On a more localized scale, other governments utilize bots and trolls to influence domestic politics. In Brazil, China and Azerbaijan, bots and trolls have aided regimes in silencing political opponents, influencing topics discussed by online publics and increasing leaders’ supposed online popularity. The number of these bots and the scale of their usage has become unprecedented. A recent study found that 400,000 bots disseminated 3.8 million tweets in the final month of the 2016 US elections alone, while in the days leading up to the Brexit referendum, Russian bots published more than 40,000 pro-Brexit messages.

THE POWER of bots and trolls lies not in the amount of messages they disseminate, nor the rhetoric they employ. Rather, bots and trolls can substantially hamper a citizen’s ability to gauge the national temperament. This, in turn, can alter their political choices.

Exposure, for instance, to Russian bots during Brexit may have led many British Twitter users to deduce that there was far greater support for Brexit than they had originally assumed. Faced with a daily barrage of pro-leave messages, these users may have concluded that Brexit was a plausible outcome of the referendum, thereby prompting them to vote in favor of leaving the European Union.

Other bots can influence citizen’s choices given that humans, by nature, wish to belong to the majority. If domestic or foreign bots convince Israelis that Prime Minister Benjamin Netanyahu has lost the support of Israelis, he may soon lose the elections, with Israeli voters choosing to side with the majority of their fellow citizens.


Fear of the possible impact of bots and trolls on the Israeli elections is, therefore, not unfounded as both political parties and foreign actors may try to sway the elections through digital means. However, the recent cry of “Lions and tigers and bots, oh my!” may be exaggerated for three reasons.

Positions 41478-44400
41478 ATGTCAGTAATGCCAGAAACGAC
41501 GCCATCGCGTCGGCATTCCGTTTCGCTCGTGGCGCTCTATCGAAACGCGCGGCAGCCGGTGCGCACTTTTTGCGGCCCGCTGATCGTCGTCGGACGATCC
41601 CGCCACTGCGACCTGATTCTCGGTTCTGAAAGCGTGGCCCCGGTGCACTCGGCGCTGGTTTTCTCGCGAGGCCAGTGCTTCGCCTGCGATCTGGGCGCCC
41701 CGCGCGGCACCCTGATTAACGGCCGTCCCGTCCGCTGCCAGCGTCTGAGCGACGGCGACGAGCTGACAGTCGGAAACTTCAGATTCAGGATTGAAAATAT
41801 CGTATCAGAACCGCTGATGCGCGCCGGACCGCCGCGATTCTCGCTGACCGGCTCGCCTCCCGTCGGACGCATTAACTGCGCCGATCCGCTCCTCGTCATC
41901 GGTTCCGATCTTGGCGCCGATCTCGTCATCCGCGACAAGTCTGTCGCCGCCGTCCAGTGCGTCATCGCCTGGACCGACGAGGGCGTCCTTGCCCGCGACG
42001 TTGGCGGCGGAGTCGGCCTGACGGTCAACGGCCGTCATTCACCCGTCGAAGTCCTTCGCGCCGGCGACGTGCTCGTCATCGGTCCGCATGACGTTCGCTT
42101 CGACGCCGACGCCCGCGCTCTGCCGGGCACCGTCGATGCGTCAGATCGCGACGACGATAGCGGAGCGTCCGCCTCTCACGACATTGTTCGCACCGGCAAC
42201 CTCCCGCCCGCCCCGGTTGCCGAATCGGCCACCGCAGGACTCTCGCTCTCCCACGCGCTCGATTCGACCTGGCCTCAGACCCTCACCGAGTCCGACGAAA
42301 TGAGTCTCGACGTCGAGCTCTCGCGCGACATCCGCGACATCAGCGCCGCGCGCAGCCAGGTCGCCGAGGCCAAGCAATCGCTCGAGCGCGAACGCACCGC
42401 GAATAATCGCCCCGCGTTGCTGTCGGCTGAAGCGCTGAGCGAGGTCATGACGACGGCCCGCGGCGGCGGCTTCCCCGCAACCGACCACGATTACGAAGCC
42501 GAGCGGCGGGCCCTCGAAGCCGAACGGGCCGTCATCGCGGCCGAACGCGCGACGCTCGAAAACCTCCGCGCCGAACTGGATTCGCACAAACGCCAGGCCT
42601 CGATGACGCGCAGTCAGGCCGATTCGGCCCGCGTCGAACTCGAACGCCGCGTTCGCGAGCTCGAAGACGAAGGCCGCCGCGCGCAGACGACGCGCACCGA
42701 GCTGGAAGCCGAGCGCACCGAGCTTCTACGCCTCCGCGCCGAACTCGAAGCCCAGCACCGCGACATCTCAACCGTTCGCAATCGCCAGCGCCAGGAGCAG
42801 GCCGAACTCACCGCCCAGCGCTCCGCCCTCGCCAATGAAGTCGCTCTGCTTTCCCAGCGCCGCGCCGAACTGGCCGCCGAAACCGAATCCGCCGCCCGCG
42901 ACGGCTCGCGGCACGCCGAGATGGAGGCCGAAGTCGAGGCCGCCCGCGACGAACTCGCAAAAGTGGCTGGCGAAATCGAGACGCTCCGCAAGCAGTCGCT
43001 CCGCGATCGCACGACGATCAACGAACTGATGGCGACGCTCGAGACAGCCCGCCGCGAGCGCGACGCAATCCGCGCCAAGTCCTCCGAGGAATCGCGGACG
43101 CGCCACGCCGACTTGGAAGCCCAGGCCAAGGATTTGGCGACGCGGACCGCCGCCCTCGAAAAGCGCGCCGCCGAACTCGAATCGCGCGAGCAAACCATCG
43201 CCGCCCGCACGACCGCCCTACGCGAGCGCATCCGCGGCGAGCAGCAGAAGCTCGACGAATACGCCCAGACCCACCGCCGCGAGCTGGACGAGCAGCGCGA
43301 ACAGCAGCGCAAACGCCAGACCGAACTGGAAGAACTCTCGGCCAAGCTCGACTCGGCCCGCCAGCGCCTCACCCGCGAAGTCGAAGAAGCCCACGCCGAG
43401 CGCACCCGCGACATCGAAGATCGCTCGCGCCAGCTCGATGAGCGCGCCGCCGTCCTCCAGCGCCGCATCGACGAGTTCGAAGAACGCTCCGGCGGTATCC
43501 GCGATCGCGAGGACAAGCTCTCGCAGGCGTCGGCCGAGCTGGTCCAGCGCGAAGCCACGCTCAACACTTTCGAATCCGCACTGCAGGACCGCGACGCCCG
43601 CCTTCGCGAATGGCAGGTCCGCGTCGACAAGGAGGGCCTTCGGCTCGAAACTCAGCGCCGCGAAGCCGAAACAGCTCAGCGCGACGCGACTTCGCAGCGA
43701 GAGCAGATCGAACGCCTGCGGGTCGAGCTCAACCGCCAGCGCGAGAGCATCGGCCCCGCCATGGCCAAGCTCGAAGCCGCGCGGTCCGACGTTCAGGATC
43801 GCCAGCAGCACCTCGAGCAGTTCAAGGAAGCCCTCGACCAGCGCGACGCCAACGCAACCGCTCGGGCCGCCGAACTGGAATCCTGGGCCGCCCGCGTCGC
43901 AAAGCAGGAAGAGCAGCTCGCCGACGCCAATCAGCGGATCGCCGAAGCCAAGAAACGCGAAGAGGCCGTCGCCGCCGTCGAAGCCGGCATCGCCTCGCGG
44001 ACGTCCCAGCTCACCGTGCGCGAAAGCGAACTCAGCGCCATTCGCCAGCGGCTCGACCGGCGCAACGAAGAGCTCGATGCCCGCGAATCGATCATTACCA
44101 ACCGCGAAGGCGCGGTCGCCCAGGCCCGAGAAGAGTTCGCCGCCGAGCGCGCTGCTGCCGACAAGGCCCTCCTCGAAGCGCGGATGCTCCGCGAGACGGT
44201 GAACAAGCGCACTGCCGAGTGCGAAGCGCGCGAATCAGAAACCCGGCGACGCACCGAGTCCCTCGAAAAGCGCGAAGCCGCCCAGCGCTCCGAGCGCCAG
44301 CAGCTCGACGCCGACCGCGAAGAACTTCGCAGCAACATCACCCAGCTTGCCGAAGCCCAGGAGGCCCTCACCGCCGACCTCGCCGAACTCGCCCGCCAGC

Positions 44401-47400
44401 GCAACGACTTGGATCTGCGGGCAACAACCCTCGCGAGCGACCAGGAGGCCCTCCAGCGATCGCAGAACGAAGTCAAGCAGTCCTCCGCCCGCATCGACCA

First, Israelis do not exist solely online. After they log onto Twitter and Facebook, Israelis drive to work and listen to the radio, hold conversations near water coolers and spend holidays with their families. Each of these activities exposes Israelis to various sources of information and different political opinions. Thus, Israelis do not exist within digital filter bubbles and are not as susceptible to bots as one might assume.

Second, Israelis are avid consumers of news broadcasts, which usually obtain the highest television ratings. As such, Israelis are less susceptible to fake news and conspiracy theories that are disseminated by trolls.

Last, studies suggest that consumers of online news often visit websites that negate their political affiliation. Moreover, news websites which attract the most followers are those that cater to both left- and right-wing audiences. This suggests that Israelis may typically gather information from diverse sources, again limiting the impact of bots, trolls and fake news.

Digital disinformation is thus not the opium of the masses. In fact, the 2019 elections are more likely to be influenced by the actions of politicians and attorneys-general, than by the musings of fictitious social media accounts.

Ilan Manor is a PhD candidate at the University of Oxford, where Patrick Thewlis is a research officer. Both are members of the Oxford Digital Diplomacy Research Group.